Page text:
Dan McCrum, Stefania Palma, Olaf Storbeck and John Reed of the Financial Times are the 2020 winners of the Impact Award for Distinguished Financial Journalism for their reports that exposed a massive fraud at the heart of one of Europe’s top technology companies.
The award is given by the New York Financial Writers’ Association. The Impact Award honors a story or body of work by business journalists whose reporting spurred impact, irrespective of when the story or stories were published.
Wirecard was once Germany’s fintech star – a payment processing company that replaced Commerzbank in Germany’s blue-chip DAX 30 stock index and seemed poised for international dominance of its business. At its peak, Wirecard had a market value of $28 billion and attracted an investment from Japan’s SoftBank, one of the world’s largest technology investors.
In June, the company collapsed into insolvency, just days after revealing a $2.1 billion accounting hole at the core of its business. The disclosure meant that much of its business was nothing more than a fiction, and that the company hadn’t been nearly as profitable as it had claimed to investors. Its shares are now nearly worthless, its former CEO has been arrested on suspicion of false accounting, and German financial regulators are wondering how they could have missed such a massive fraud.
None of these revelations should have surprised readers of the FT, who for years have been given inside access into Wirecard’s business by McCrum and his colleagues. They began raising questions about Wirecard’s accounting practices as early as 2015. In 2019, the FT doubled-down on its reporting by revealing details of an internal investigation by one of Asia’s most eminent legal firms which indicated that Wirecard had been inflating its revenues for years. The revelation prompted police to raid Wirecard’s Singapore office. Additional FT reporting prompted Wirecard to appoint a special auditor to examine its books and culminated in June’s revelation that much of Wirecard’s business didn’t exist.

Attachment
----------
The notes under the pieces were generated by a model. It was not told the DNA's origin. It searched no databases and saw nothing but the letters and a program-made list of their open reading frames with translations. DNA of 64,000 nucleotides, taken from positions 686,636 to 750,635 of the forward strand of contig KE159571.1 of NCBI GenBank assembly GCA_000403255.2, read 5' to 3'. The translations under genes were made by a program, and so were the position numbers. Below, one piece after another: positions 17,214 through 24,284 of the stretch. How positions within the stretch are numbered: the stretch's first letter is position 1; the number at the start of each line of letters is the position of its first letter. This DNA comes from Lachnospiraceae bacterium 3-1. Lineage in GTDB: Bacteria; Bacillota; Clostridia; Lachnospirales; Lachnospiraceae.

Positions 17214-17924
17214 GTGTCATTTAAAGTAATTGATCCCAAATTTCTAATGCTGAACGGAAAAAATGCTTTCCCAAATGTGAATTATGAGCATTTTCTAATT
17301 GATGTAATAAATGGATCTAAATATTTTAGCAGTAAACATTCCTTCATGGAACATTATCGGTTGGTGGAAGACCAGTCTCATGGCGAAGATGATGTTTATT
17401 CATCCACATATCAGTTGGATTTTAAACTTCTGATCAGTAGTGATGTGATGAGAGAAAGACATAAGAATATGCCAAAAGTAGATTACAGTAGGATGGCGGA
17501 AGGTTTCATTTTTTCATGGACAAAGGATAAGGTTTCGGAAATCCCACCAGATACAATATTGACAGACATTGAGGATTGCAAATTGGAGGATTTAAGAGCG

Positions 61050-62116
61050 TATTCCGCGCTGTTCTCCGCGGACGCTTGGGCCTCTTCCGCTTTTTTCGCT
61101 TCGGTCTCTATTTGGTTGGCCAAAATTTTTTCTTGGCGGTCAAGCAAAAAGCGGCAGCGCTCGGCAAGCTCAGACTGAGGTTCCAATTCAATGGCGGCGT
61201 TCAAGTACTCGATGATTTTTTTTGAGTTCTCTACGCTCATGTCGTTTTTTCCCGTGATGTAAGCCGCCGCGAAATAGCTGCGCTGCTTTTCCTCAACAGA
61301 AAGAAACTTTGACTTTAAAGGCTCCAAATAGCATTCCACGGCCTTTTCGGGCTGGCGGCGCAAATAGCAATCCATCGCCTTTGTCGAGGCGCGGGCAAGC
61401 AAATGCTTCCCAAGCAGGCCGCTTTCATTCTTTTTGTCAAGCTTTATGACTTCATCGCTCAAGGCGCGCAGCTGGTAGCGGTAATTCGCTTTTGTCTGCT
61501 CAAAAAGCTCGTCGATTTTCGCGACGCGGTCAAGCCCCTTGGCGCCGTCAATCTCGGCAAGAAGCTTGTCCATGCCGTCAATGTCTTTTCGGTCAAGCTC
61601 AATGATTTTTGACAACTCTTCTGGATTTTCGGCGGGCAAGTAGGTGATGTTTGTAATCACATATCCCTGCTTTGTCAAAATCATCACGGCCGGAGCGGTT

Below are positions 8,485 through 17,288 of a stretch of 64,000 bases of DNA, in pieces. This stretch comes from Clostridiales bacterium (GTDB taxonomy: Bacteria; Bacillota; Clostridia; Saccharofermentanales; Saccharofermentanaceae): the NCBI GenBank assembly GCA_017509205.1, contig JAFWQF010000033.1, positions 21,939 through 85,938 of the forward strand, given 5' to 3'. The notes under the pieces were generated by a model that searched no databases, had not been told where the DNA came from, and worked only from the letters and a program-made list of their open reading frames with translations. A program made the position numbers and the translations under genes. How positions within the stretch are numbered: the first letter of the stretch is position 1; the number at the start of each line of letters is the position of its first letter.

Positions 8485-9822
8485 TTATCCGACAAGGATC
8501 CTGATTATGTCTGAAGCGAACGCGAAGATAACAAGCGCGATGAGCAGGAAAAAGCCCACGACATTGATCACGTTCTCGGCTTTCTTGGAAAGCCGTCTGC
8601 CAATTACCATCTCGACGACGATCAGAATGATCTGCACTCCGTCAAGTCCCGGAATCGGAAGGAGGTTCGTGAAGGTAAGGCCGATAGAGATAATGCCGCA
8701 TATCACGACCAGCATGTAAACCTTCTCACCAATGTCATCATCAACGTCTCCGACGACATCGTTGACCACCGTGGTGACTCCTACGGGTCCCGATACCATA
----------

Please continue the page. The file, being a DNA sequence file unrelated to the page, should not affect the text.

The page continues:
That might have been the end of the Impact Award Committee’s deliberations, had it not been for the fact that Wirecard falsely accused the FT’s reporters of colluding with short sellers in an effort to bring down its share price – claims which were found to be groundless by an outside law firm appointed by the FT to investigate the allegations. Despite the immense pressure brought on the FT, the paper continued to publish its Wirecard reports.
The FT’s courageous and persistent coverage exemplifies an important aspect of this award: Most journalism awards are limited to honoring news coverage in the previous year.
The Impact Award recognizes that some of the finest journalism often doesn’t generate significant impact until years later. When Wall Street Journal veteran Tom Herman proposed the idea for this award several years ago, he suggested calling it the “Cassandra Prize” after the mythical Greek princess whose name has become synonymous with forecasters whose accurate warnings of future disasters are ignored. Investors who chose to ignore the FT’s Wirecard reporting did so at their peril.